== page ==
The important notion of “waste nothing, use everything” can aid in the habit of reusing. Most of us disregard the power and ease of reusing as we fail to see that almost everything and anything can be reused! For example, pasta sauce that comes in a glass bottle can be reused to store your snacks (after cleaning it properly first).

Next time, before throwing something away, take a moment to reconsider if the item can be reused for any other purposes!

Recycle: Everything you can

Recycling is definitely not a stranger to anyone. Recycling bins can be found in almost in every city and country. So, nothing should be stopping you from recycling!

Recover: Energy from waste

For some of us, recovery of energy from waste is a novel concept as it is not a widespread practice. In some countries, they have facilities that convert their waste to energy which contributes significantly to the concept of recovery.

For example, Norwegians residents are encouraged to sort their waste into various categories (organic, plastic and others). From there, the organic waste is then transformed into biogas which can be used as bio fuel for buses in Oslo. Although recovery might be difficult without the help of the government or large corporations, we can contribute individually by repairing our items instead of throwing them out!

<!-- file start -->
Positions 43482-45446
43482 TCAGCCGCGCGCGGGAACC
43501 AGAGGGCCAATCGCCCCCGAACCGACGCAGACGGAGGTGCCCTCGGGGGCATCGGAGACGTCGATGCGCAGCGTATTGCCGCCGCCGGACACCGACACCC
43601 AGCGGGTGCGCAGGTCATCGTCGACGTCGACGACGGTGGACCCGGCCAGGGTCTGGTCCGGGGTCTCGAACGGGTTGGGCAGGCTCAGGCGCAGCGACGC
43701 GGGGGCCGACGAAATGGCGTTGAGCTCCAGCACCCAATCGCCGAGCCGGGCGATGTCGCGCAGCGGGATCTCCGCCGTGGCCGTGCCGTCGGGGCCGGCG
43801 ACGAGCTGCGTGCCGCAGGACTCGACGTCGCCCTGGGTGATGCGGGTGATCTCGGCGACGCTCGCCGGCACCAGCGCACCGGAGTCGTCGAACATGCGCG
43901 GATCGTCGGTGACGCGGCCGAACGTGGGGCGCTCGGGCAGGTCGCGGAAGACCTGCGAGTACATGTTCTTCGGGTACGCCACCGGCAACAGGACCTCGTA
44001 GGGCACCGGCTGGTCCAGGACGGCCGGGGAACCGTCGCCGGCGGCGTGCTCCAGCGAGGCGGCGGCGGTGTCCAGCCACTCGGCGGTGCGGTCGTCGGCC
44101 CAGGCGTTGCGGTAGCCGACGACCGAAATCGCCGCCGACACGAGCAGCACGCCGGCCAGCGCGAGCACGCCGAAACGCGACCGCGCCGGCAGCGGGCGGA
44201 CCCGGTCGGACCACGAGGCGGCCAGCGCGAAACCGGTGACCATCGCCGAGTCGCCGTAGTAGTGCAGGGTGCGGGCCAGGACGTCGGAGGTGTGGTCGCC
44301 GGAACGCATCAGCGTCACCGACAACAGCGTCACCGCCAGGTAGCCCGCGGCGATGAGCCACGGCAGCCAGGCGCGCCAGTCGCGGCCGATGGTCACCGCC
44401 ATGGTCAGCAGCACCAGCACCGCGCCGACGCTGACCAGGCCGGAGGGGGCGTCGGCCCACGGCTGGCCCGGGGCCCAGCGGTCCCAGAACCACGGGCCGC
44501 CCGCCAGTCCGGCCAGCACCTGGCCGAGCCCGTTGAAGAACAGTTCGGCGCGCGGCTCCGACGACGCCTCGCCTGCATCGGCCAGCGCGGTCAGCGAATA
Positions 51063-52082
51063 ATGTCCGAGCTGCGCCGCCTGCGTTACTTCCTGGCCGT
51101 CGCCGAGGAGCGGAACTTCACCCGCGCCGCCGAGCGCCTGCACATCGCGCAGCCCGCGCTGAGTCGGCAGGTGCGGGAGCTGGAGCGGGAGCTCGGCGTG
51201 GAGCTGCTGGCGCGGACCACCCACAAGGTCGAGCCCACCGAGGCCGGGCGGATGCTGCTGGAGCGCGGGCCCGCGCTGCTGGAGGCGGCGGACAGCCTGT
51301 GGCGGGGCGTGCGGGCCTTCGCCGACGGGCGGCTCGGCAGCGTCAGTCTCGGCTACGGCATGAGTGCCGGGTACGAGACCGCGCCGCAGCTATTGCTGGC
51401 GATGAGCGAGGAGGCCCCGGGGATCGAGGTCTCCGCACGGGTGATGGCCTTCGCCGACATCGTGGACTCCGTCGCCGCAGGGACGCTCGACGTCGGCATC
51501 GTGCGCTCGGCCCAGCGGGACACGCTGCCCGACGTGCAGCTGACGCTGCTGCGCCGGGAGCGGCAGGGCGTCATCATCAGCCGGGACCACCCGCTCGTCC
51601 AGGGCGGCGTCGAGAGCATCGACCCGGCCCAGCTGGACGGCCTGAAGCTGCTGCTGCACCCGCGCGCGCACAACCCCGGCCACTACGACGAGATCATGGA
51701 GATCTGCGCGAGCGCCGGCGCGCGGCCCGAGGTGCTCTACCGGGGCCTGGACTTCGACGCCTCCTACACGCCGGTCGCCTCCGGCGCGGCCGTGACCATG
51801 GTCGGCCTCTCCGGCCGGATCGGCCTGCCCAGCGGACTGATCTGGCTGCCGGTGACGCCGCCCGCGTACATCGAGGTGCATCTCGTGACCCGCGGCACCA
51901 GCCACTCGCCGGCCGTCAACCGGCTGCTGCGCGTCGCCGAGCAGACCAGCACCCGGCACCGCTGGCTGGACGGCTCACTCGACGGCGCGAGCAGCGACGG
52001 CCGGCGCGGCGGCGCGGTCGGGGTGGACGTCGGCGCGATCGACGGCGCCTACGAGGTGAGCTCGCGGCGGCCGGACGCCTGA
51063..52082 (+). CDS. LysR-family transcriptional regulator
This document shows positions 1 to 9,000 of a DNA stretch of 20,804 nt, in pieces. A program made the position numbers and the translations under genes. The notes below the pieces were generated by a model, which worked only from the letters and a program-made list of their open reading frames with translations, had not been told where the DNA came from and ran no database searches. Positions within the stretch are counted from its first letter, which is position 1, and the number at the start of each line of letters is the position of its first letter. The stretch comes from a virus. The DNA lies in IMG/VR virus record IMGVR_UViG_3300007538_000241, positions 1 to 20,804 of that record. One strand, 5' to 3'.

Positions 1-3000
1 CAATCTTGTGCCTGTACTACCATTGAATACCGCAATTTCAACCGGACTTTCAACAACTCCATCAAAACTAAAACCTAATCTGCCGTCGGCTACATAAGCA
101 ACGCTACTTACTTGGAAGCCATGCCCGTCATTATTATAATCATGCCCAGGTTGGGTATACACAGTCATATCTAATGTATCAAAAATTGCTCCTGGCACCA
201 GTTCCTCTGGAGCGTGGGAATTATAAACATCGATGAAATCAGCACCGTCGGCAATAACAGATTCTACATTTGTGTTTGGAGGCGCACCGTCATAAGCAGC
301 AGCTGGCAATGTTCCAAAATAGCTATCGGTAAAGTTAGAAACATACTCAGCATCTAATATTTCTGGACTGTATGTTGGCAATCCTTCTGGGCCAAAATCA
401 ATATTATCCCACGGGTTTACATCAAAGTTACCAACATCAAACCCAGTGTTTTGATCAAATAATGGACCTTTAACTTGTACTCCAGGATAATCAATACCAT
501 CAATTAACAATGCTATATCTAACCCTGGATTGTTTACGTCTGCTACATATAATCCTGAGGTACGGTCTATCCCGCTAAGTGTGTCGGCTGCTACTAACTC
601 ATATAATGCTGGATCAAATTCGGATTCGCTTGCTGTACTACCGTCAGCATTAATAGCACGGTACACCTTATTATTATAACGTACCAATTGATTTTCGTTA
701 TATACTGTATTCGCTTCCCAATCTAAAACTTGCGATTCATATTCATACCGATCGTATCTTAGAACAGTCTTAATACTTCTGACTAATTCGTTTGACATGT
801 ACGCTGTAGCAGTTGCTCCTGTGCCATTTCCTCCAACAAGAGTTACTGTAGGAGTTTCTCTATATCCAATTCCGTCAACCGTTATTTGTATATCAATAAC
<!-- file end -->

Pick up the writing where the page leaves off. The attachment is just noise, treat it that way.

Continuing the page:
Landfill

The last level – landfill, is probably the option in the hierarchy that is viewed as the last choice. Unless you really cannot practice the 4 levels of the hierarchy aforementioned, then it will end up in the landfill.

 

For more information about the zero waste hierarchy, click here!

Sustainable Living

Being Green in the CBD